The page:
22/08/2016 Newsnight


22/08/2016

Is the media biased against Jeremy Corbyn? Will trainee teachers no longer need a degree? Lessons from Rio 2016. Quincy Jones is interviewed. Eska sings.


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Transcript


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The voting has begun in the Labour leadership election.

:00:00.:00:13.

So how does the mainstream media deal with Jeremy Corbyn?

:00:14.:00:20.

That's not about the mainstream media taking against Corbyn

:00:21.:00:23.

as the Momentumistas would have you think.

:00:24.:00:24.

That's about Jeremy Corbyn not being up to the job.

:00:25.:00:29.

Does he get a fair crack of the whip or a bit of a whipping?

:00:30.:00:33.

Britain is on a sporting high after Rio but are some of the claims

:00:34.:00:36.

about the transformative power of our medals haul just fanciful?

:00:37.:00:43.

The man who produced this, Quincy Jones, speaks to us

:00:44.:00:47.

before his Proms performance, about, amongst other things,

:00:48.:00:49.

Yeah, back then, but he wasn't like that, man, at all.

:00:50.:00:55.

He used to fly with his helicopter with his name on the bottom of it.

:00:56.:01:10.

And that's not the only musical delight.

:01:11.:01:12.

We have our own live performance from Zimbabwean jazz singer Eska

:01:13.:01:15.

The ballot papers have been sent out to Labour members and supporters

:01:16.:01:37.

all 640,000 or so of them, who have until September 21st

:01:38.:01:40.

to make up their minds who will be the next Labour leader.

:01:41.:01:42.

The bookies are backing Jeremy Corbyn.

:01:43.:01:44.

But over the weekend two big hitters, Labour's Scottish leader,

:01:45.:01:46.

Kezia Dugdale, and the London Mayor, Sadiq Khan, made it clear

:01:47.:01:50.

they are not on the basis that he wouldn't win over a majority

:01:51.:01:53.

What I have written, and just spoken is factually

:01:54.:01:58.

accurate, but Corbynites claim that the mainstream media's attitude

:01:59.:02:00.

The headlines haven't been kind to Jeremy Corbyn.

:02:01.:02:13.

From the moment he won Labour's leadership contest, some foresaw his

:02:14.:02:18.

destruction of the country, made highly-personal assaults

:02:19.:02:20.

on his character, and condemned him as a terrorist sympathiser.

:02:21.:02:25.

More recently, as that leadership is threatened, the papers have

:02:26.:02:27.

There is nothing new about attacks on politicians.

:02:28.:02:35.

Jeremy Corbyn's predecessor, Ed Miliband, was frequently

:02:36.:02:36.

in the firing line, as was Labour's candidate

:02:37.:02:38.

But fans of the Labour leader argue that their voices are being silenced

:02:39.:02:52.

and that the criticism their man faces is of an entirely different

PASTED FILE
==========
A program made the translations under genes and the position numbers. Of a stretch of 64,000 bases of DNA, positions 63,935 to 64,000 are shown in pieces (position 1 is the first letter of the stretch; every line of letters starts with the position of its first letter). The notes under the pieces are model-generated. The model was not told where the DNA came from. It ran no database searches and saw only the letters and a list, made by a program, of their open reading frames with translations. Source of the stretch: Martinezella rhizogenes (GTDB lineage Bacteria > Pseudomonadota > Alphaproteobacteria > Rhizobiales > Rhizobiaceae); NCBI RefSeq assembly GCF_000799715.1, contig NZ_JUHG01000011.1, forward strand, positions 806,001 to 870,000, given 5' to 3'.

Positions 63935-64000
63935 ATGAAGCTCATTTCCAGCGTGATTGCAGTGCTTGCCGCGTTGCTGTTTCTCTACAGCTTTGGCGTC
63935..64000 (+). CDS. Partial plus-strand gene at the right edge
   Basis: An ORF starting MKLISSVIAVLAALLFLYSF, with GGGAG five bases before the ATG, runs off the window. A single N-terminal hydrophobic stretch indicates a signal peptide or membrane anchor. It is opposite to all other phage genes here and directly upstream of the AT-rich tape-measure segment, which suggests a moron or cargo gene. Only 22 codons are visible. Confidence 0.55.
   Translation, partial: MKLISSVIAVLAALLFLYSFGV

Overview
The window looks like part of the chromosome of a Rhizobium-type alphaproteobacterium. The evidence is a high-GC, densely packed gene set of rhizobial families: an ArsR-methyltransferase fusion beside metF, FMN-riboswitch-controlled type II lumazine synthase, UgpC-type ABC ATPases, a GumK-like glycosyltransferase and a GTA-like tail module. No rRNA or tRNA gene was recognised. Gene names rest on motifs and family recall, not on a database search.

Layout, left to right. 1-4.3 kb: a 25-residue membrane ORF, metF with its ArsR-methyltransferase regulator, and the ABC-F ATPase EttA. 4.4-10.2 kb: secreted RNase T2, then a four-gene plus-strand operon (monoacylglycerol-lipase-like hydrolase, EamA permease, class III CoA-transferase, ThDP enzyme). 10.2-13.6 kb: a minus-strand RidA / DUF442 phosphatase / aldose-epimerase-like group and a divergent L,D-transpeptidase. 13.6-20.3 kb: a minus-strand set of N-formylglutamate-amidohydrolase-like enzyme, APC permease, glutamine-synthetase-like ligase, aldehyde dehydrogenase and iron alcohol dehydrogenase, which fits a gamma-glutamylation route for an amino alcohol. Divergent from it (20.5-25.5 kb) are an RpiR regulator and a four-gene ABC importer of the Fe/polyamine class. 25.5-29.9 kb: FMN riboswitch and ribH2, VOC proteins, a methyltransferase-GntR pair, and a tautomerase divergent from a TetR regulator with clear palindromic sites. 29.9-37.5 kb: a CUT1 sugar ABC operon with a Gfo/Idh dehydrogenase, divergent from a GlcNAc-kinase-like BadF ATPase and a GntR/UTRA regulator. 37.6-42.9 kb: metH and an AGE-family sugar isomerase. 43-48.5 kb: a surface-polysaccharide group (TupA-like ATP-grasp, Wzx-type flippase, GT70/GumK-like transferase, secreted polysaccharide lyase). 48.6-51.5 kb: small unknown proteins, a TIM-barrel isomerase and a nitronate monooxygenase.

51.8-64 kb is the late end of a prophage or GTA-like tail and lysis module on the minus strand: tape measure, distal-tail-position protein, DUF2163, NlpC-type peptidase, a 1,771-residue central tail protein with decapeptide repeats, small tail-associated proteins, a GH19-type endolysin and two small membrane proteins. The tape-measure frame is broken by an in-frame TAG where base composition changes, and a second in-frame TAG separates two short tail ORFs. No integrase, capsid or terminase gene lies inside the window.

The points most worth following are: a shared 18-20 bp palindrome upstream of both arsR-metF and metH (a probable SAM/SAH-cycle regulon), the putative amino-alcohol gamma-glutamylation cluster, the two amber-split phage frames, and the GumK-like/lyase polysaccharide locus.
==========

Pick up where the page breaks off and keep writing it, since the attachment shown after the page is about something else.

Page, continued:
:02:53.:02:55.

Doctor Justin Schlosberg, a Jeremy Corbyn supporter and member

:02:56.:03:00.

of the Momentum campaign group, has studied the media's

:03:01.:03:03.

The coverage of Jeremy Corbyn has been deeply unfair right back

:03:04.:03:10.

to when he was first elected, but particularly in the most recent

:03:11.:03:12.

And the problem, you know, is not just that the press has

:03:13.:03:18.

taken an editorial view, which you would expect them to do

:03:19.:03:24.

in cases like this, but that those narratives have really seeped

:03:25.:03:27.

into and disproportionately influenced the coverage

:03:28.:03:28.

And television and online are supposed to be

:03:29.:03:31.

the counterweights to the dominant voices of national newspapers.

:03:32.:03:37.

The Media Reform Coalition analysed 465 articles and 40 prime-time news

:03:38.:03:42.

bulletins on the BBC and ITV in a crucial ten-day period in June.

:03:43.:03:47.

The team found that twice as much time was given to Corbyn critics

:03:48.:03:50.

than supporters, journalists used pejorative language

:03:51.:03:54.

to describe the Labour leader, and that the alleged bias

:03:55.:03:56.

in the coverage was neither inevitable nor unavoidable.

:03:57.:04:01.

Jeremy Corbyn's team have purposefully chosen a different

:04:02.:04:04.

campaigning strategy, speaking to supporters

:04:05.:04:09.

through social media rather than the more-traditional

:04:10.:04:11.

That's not an excuse for an absence of supportive

:04:12.:04:15.

voices in mainstream media coverage, say some.

:04:16.:04:19.

The responsibility is on the media, the responsibility is

:04:20.:04:21.

on journalists, trained, professional journalists,

:04:22.:04:25.

to recognise what is going on here, to recognise the kind of agenda

:04:26.:04:30.

building that is going on behind the scenes,

:04:31.:04:35.

and to do their best to actually create a more balanced picture.

:04:36.:04:38.

But rather than rely on journalists, would a different approach

:04:39.:04:40.

towards the press be far more effective?

:04:41.:04:42.

They've gone after Jeremy Corbyn in a very, very negative

:04:43.:04:45.

That's what you expect from the press.

:04:46.:04:50.

You can't stick your fingers in your ears, you've got to,

:04:51.:04:53.

as best you can, engage with the press, because people,

:04:54.:04:58.

they don't talk about politics on social media, they watch a bit

:04:59.:05:02.

of TV, listen to Radio 2, if you're not there and you've just

:05:03.:05:05.

retreated to a social-media bubble, which very few people use,

:05:06.:05:08.

then your message won't get across and you'll be defined

:05:09.:05:10.

Privately, many in the mainstream media completely reject the idea

:05:11.:05:13.

that there is some kind of co-ordinated attack

:05:14.:05:15.

against Jeremy Corbyn and his supporters, like those

:05:16.:05:19.

Some journalists point out that, whichever way you try to spin it,

:05:20.:05:26.

the bulk of your front bench resigning and the vast majority

:05:27.:05:29.

of MPs saying they've got no faith in your leadership,

:05:30.:05:32.

well, that's just a bad-news day in anyone's book.

:05:33.:05:35.

Others say there is a simpler explanation for some of the bad

:05:36.:05:40.

It really tells you something, doesn't it, when the Guardian

:05:41.:05:46.

and the Mirror and Channel 4, who you would have thought would be